can develop on the exit face as a consequence of through-thickness penetration of the panel; such
flaps can also be seen in impact tests. The flaps develop as four triangles, with the apex of each triangle at
the point of impact. In this work, thin panels of CFRP with a 0/90 configuration have been subjected to
quasi-static indentation tests and the development of the flaps has been monitored. The results show that
the dependence of the flap compliance is proportional to the square of the flap length, which is in agreement
with theoretical predictions. The determination of the compliance/crack-length relationship
enables a toughness value for fracture of the composite panel to be derived that is directly relevant to
through-thickness penetration of the panel.
Cox J-A, Druckman A, Jesson DA, Mulheron M, Smyth M, Trew H (2015) MSW as a Resource Pt 2: A case study in sustainable management, Proceedings of the Institution of Civil Engineers: Waste and Resource Management
WX Weight of material to be managed by a particular option
Waste is intricate to manage. With greater attention now being paid to the use of waste as a resource, there is an increasing need to develop sustainable and secure management options for the most complex material resource streams. In order to achieve this, it is necessary to look to those materials, which due to their complex structure have not traditionally been recycled, and so remain in the residual waste stream.
This paper presents a methodology that has been developed to enable local authorities, or their equivalents, to assess the environmental and economic feasibility of collecting complex material streams separately, in order to improve their management of municipal solid waste. The methodology utilises available data from a number of sources, to determine the feasibility of options available.
The methodology is applied to a case study in Surrey, England, in relation to the management of Absorbent Hygiene Products. Currently this waste is collected as part of the residual stream, and dealt with either through landfill or energy from waste. The result of applying the new methodology suggests that the optimum solution is the separate collection of Absorbent Hygiene Products and subsequent the sterilisation and recycling.
Boughanem S, Jesson DA, Mulheron MJ, Smith PA, Eddie C, Psomas S, Rimes M (2014) Tensile characterisation of thick sections of Engineered Cement Composite (ECC) materials, Journal of Materials Science 50 (2) pp. 882-897 Springer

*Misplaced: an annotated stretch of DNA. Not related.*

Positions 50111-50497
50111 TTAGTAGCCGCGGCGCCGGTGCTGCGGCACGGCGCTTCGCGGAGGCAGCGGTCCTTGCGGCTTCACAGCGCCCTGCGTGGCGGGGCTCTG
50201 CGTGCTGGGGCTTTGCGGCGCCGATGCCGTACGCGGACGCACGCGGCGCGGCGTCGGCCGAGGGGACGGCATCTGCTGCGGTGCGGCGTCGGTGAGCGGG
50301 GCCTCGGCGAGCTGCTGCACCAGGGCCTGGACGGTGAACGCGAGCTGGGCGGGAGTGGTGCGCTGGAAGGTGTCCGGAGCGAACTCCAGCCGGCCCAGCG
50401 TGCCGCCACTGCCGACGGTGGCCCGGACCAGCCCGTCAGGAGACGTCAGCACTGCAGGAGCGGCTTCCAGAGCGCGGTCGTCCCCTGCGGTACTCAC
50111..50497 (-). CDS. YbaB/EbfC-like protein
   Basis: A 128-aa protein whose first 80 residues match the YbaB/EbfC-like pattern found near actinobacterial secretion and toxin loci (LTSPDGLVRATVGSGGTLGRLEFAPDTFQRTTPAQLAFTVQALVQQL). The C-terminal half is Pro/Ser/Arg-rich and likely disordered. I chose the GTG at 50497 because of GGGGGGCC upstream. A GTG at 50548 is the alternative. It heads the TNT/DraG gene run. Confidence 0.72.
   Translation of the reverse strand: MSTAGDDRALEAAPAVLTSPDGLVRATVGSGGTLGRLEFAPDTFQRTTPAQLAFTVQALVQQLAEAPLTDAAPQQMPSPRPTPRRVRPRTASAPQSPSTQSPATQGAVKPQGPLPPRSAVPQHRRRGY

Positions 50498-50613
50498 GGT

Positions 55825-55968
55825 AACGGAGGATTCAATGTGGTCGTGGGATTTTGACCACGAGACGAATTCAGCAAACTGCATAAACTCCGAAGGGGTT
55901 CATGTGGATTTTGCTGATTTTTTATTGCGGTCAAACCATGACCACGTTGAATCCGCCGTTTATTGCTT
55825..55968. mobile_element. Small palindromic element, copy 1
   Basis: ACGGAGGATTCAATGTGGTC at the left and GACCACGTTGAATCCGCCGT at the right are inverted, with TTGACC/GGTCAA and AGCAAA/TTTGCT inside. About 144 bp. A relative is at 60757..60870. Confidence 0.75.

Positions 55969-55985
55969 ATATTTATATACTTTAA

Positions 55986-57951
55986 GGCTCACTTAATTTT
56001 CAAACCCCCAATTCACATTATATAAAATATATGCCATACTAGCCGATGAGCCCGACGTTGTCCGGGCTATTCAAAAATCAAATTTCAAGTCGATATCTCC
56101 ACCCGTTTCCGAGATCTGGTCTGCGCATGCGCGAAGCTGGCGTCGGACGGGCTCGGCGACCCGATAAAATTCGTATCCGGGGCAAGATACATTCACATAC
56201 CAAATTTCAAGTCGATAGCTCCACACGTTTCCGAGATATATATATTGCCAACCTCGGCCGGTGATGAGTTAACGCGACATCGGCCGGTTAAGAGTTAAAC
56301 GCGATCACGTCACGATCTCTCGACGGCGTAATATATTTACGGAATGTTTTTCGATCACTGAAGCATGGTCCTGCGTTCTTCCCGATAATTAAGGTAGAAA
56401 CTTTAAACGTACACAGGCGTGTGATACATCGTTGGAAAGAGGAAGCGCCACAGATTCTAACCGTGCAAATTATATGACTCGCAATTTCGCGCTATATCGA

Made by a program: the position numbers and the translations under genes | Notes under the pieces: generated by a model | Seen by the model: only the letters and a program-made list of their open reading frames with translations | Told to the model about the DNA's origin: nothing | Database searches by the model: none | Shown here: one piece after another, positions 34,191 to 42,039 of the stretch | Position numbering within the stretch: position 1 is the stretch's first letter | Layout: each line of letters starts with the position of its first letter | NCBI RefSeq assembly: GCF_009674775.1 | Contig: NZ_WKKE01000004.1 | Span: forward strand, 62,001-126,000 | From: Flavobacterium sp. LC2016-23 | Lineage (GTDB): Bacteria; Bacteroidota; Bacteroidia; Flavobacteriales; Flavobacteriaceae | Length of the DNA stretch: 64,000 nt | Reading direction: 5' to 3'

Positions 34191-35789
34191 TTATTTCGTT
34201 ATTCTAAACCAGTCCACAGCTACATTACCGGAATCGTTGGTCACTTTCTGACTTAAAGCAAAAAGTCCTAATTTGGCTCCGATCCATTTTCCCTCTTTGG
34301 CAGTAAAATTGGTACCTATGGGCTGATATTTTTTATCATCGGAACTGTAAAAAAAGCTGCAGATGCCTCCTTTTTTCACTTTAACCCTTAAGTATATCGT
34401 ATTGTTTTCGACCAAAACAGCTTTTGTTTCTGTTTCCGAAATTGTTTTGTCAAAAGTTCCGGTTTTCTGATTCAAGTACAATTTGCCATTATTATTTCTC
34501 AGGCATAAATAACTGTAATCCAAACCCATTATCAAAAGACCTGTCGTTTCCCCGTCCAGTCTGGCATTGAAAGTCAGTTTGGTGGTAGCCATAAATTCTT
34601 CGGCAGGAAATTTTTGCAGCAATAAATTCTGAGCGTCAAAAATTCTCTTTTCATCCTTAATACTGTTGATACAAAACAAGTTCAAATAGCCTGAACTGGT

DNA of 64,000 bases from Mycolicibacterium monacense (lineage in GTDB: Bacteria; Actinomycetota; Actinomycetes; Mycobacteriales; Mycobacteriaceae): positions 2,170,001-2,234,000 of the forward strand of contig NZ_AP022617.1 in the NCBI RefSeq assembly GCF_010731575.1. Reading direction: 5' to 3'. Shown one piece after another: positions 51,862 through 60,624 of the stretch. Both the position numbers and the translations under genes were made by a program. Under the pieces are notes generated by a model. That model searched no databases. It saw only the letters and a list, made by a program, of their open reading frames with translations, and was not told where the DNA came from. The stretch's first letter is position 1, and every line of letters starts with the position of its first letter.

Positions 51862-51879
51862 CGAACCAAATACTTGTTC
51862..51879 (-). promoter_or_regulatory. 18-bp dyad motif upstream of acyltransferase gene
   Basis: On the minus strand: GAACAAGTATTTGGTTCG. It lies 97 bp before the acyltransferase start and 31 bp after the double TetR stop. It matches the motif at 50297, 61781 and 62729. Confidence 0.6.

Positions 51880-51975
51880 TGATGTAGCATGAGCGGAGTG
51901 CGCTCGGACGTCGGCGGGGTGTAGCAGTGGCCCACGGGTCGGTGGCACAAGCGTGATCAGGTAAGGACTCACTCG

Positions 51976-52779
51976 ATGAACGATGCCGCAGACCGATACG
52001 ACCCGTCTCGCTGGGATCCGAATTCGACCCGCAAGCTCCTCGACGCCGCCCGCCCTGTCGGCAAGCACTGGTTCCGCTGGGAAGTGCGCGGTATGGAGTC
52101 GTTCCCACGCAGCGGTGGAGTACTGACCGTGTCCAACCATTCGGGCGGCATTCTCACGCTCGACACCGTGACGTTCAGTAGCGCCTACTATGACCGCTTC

Engineered Cement Composite (ECC) materials have the potential to be used in applications where a level of pseudo-ductility under tensile stress is required. Most previous work has focussed on comparatively thin specimens. For future civil engineering applications, however, it is imperative that the behaviour of thicker specimens is understood. In the present work, specimens containing cement powder, water, polymeric fibres and admixtures were manufactured following two different processes and tested in tension. Multiple matrix cracking was observed during tensile testing, leading to a pseudo-ductile behaviour. Complementary measurements of sample density and porosity suggest that a high porosity could be linked with an enhanced tensile strain-to-failure whereas high density is associated with a high maximum stress. The fibre dispersion, assessed by scanning electron microscopy, indicated that mechanical performance was enhanced with increasing proportion of fibres aligned along the tensile test axis, and this orientation can be linked to the manufacturing process.
Chard JM, Creech G, Jesson DA, Smith PA (2011) Green Composites: Sustainability and Mechanical Performance,
Jesson DA, Mohebbi H, Belmonte HMS, Mulheron MJ, Smith PA (2007) Derivation of Uniaxial Stress-Strain curves for Cast iron from Samples tested in flexure,
Förster T, Scheffler C, Mäder E, Heinrich G, Jesson DA, Watts JF (2014) Dissolution behaviour of model basalt fibres studied by surfaceanalysis methods, Applied Surface Science 322 pp. 78-84 Elsevier
New concepts of surface modifications aimed at the enhancement of alkali resistance of basalt fibresrequire research work on chemical composition of interacting surface layers as well as knowledge aboutfundamental processes of basaltic glass dissolution. Therefore, two model basalt fibres manufactured outof subalkaline and alkaline rock material were leached in NaOH solution at a temperature of 80æC for upto 11 days. The formation of a corrosion shell was observed in both cases and was analyzed by SEM/EDX.The model fibres out of subalkaline rocks show dissolution kinetic, which is two-staged, whereas themore alkaline fibre reflects a linear one. The complex composition of basalt fibre is detected by EDX andXPS. The surface of basalt fibres is rich in Si and Al. XPS high resolution spectra provide information onoxidation state of iron.
Jesson DA, Mohebbi H, Belmonte HMS, Mulheron MJ, Smith PA (2007) Comparison of Post-Service Cast Iron Pipes: Linking Properties With Microstructure,
Logan R, Mulheron MJ, Jesson DA, Smith PA, Evans TS, Clay-Michael N, Whiter JT (2014) Graphitic corrosion of cast iron trunk main: implications for asset management,